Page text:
Impending Event
The Impending Event, such as price rises, material shortages or industrial disputes is a well known and often-tried technique which usually fails because most people are optimistic and do not believe that a disaster will strike soon. It is often used as a fear close on Double-checkers with mixed results. The Impending Event close works best with someone who can imagine the effects of an Impending Event and the personality type with the best imagination is the Artist. The Impending Event close is therefore most successful with the Artist.

Ask for the Order
Asking for the order in a blunt forthright manner works best with the Mover. Movers tend to be insensitive so using an insensitive method is particularly apt. The Mover will need to be closed repeatedly - just ask for the order in a casual, confident and friendly manner again, and again, and again. Movers need to be liked and abhor rejection. Once they begin to believe that they will jeopardise the friendly (albeit temporary) relationship with you if they do not sign, you will then probably close the sale.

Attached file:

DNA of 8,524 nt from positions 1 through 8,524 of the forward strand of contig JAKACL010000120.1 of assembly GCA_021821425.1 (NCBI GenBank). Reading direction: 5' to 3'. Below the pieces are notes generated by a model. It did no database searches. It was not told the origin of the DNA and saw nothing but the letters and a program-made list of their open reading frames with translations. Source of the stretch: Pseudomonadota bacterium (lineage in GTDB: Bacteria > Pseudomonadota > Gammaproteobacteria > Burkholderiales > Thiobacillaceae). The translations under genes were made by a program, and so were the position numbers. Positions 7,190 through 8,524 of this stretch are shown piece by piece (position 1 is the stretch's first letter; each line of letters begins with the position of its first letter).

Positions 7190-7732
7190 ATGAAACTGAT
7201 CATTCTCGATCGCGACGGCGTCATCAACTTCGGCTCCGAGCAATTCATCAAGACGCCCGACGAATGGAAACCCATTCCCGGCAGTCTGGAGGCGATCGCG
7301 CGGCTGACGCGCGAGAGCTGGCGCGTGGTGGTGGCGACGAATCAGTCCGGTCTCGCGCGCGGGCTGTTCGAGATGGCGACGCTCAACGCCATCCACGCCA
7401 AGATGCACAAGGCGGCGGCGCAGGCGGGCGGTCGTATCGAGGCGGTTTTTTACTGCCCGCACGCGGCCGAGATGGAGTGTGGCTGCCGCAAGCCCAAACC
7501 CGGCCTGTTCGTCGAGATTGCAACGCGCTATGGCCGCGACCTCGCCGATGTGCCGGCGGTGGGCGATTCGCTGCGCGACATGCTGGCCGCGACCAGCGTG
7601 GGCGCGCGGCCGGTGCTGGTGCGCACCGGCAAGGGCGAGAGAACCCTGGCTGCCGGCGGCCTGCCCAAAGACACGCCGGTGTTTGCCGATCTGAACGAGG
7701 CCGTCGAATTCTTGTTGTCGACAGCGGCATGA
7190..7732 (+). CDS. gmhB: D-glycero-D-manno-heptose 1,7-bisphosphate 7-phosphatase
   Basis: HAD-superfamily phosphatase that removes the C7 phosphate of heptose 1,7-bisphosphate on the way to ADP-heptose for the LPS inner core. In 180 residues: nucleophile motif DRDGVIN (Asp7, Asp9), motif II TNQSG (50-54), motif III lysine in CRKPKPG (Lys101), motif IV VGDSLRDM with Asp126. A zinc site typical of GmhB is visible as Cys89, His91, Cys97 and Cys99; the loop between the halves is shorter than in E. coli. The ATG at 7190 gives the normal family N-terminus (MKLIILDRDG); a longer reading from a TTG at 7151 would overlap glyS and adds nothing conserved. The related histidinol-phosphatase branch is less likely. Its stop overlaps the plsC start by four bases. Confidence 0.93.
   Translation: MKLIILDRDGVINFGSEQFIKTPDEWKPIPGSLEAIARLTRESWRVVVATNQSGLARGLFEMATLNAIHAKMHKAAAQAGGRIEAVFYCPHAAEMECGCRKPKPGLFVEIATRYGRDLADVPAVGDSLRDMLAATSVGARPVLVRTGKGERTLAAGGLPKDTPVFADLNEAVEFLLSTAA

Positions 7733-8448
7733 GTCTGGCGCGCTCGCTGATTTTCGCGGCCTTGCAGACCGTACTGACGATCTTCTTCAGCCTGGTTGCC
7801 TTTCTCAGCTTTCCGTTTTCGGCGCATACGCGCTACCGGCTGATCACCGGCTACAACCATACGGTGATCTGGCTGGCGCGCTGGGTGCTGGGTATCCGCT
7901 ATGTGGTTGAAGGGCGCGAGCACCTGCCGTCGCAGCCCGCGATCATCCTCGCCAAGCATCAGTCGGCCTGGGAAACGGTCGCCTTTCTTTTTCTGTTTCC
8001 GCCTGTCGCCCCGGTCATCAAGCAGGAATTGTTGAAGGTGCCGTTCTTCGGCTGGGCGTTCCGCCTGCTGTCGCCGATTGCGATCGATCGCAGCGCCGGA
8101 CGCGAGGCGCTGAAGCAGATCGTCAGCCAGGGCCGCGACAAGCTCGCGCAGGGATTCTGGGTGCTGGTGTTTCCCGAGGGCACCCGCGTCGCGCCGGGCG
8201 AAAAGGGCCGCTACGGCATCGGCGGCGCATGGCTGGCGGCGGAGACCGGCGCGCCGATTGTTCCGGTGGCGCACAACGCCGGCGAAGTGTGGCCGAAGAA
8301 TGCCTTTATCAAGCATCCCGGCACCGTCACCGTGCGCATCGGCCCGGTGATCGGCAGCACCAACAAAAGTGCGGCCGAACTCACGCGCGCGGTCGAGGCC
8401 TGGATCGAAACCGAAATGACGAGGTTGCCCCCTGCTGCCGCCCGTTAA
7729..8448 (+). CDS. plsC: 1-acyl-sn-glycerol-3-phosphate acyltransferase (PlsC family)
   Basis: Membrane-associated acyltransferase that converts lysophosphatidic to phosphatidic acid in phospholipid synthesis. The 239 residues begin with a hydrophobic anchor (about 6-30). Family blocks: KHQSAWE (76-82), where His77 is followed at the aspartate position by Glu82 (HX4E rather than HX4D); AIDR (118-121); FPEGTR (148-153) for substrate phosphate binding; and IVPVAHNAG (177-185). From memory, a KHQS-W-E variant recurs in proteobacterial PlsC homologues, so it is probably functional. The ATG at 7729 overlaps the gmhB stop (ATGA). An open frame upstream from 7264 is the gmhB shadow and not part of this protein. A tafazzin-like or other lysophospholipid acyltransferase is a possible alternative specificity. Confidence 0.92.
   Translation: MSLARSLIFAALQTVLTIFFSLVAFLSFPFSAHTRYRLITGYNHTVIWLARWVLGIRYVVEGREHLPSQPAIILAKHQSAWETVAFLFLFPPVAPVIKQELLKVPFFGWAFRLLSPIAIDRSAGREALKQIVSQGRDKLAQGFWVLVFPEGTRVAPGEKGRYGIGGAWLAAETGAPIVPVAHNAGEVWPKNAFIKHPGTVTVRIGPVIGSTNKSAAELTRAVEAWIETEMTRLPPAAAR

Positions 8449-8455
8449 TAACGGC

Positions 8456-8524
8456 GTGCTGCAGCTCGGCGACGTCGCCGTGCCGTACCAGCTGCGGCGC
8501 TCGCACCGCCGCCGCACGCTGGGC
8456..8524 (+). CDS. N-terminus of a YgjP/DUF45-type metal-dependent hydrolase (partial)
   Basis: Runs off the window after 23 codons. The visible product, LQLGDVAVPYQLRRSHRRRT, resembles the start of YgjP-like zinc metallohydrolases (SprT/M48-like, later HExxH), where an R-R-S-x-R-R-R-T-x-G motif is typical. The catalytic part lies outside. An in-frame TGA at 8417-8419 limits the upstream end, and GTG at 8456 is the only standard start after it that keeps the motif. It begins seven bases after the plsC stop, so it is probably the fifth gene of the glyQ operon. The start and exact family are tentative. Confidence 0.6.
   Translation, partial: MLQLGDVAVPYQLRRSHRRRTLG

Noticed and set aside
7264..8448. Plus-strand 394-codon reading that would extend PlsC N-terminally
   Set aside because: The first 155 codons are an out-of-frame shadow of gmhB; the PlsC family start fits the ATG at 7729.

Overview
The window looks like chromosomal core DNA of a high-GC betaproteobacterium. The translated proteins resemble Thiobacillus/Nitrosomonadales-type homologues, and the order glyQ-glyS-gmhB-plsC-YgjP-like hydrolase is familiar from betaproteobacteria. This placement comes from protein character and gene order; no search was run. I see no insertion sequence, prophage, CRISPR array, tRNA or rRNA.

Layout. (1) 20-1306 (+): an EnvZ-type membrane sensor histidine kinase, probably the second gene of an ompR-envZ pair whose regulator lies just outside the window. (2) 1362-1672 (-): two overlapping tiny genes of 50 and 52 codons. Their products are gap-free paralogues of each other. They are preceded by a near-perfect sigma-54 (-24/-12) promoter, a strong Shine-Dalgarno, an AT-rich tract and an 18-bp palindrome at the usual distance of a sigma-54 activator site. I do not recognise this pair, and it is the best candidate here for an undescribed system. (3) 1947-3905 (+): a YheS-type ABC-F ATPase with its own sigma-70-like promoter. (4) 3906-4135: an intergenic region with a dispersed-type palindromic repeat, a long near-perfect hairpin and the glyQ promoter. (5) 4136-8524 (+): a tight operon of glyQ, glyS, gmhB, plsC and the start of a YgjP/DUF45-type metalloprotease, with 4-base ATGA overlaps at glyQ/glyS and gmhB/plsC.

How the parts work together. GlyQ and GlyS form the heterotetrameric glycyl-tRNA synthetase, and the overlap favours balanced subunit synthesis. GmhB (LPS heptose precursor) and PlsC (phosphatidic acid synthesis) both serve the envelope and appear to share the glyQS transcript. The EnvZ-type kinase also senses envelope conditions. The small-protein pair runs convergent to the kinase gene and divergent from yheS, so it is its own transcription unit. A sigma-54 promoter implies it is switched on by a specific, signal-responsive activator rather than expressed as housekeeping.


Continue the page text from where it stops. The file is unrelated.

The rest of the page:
Closing is what distinguishes the salesperson from the representative. A representative never tries to close because he or she fears rejection; in fact, representatives are sometimes called 'colourful closers' because they are thought to be yellow.

The salesperson who will succeed most is the one who realises that the personality type of the prospect must determine closing technique. There are many other closing methods and every salesperson has favourites, but no single method works every time with all individuals. You should now try to identify which of your favourite closing techniques would work best with each of the seven personality types. Then, in closing situations, apply the appropriate closing technique after you have analysed the prospect. If you do this systematically rather than haphazardly, your close rate should improve.